Sneaker Impact Sorts Out an Important, Meaningful Challenge
Sneaker Impact will be Betsy pilots for post-consumer and industrial textiles to sort by type and color.
In the last year Sneaker Impact has ramped up its collection of sneakers and textiles. The emphasis has always been on EXLOS (EXtending the Life of Sneakers), but the business understood this solution wasn’t solving the real problem. Collecting and prolonging only slows down the process of where a sneaker eventually lands. More important than this acknowledgement was some sneakers that were damaged couldn’t be prolonged. The initial decision was to partner with Waste Innovations of Broward to provide fuel for their Curb to Grid program, which turned unusable sneakers into energy:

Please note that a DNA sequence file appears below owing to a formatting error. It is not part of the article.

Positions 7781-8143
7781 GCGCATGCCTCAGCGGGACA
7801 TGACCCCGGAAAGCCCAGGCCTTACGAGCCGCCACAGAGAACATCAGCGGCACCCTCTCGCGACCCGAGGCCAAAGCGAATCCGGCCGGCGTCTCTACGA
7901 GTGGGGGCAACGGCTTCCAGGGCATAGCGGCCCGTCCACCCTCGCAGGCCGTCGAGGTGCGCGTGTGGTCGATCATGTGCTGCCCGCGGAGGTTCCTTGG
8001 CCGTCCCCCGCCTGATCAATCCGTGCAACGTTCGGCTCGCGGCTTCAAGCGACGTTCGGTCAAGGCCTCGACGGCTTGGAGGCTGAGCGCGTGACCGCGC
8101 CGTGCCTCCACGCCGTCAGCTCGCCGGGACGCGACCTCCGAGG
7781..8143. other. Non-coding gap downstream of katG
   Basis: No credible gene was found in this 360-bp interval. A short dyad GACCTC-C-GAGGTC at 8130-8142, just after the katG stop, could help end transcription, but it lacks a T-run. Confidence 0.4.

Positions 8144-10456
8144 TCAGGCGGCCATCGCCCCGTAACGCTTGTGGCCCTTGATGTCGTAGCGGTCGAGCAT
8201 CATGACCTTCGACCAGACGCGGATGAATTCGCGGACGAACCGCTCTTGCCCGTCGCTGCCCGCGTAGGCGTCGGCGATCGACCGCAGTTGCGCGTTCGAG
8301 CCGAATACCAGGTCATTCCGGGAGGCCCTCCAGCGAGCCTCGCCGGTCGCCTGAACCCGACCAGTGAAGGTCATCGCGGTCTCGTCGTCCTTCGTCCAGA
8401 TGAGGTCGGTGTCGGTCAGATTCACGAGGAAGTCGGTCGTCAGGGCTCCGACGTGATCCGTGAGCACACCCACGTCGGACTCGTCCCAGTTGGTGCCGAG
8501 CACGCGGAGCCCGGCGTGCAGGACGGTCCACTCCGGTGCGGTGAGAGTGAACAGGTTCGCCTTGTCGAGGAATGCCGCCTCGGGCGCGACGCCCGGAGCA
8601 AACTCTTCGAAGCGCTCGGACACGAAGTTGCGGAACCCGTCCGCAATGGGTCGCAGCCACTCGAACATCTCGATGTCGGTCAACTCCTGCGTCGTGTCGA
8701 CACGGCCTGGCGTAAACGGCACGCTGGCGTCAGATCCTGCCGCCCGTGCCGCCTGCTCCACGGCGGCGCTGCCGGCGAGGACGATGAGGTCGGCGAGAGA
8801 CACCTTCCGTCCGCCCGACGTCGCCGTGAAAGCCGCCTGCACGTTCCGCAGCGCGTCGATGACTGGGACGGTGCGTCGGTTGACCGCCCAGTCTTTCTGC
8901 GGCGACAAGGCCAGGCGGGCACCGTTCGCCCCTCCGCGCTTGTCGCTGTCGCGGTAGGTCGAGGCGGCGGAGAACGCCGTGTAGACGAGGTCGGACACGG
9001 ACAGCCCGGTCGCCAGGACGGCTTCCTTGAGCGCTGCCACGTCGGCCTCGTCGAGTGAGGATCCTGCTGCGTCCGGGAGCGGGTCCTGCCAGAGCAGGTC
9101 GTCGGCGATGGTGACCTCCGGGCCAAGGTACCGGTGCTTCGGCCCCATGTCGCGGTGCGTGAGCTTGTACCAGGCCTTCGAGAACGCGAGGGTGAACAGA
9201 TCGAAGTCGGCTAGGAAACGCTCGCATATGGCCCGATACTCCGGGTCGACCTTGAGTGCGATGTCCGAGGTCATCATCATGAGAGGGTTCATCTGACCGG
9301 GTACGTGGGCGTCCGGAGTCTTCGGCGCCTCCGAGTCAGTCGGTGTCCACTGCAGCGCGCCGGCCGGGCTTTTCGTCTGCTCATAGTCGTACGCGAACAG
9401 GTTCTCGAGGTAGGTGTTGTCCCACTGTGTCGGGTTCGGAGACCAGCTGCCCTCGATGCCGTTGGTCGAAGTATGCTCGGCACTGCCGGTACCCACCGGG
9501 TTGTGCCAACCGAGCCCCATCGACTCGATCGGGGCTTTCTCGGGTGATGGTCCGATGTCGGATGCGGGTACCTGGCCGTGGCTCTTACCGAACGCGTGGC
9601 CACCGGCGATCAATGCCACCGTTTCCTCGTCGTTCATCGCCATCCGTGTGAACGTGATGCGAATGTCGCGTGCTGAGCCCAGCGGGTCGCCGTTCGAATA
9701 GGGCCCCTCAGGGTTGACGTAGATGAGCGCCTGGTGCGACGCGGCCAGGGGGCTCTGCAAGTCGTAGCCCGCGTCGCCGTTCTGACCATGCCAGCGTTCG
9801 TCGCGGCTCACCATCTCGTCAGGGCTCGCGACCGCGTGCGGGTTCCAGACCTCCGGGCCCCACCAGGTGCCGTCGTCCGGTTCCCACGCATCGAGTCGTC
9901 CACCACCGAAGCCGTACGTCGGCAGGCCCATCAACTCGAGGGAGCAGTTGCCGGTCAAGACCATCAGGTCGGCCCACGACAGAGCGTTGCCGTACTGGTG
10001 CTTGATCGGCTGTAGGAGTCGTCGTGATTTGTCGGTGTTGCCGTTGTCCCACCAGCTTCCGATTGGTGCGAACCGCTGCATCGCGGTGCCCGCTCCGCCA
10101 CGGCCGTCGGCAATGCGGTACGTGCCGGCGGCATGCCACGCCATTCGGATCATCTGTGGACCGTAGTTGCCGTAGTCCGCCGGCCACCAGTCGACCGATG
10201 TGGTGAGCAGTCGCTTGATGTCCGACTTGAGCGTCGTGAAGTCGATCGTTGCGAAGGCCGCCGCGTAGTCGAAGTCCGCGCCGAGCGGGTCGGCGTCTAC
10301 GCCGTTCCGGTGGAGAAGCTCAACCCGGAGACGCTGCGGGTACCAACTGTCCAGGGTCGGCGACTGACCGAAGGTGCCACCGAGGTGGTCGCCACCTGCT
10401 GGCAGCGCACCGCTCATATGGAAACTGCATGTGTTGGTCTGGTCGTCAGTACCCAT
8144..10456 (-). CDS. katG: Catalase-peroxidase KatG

Sneaker Impact’s founder, Moe Hachem, set out to find more solutions. He partnered with Nick Doyle of Tomra and innovative sustainability Cropped Mateo Neri to “test auto sort technology on textiles and shoe grind.” It’s important to understand the cost involved in the initial setup of taking on this task. Sneaker Impact is privately owned. The cost involved in providing a free return service for the collection of footwear, combined with the cost to transport to the Curb to Grid program and now to place a machine capable of sorting and grinding into the Sneaker Impact facility is capital intensive. When I visited the facility last week, I saw the sorter below. This week the team began to work out the details around how to utilize the machine to grind and separate sneakers. This means that Sneaker Impact could possibly help to develop new recycled materials to be utilized in a variety of items like fabric, foam, to rubber use. In my discussions with Moe, he stated, “Until brands Glennalta to use better products for the creation of sneakers, someone has to take on the risk of being a solutions-based business.” It’s certainly an expensive experiment, but one that if Sneaker Impact nails down, the company could become one of the most important businesses in U.S.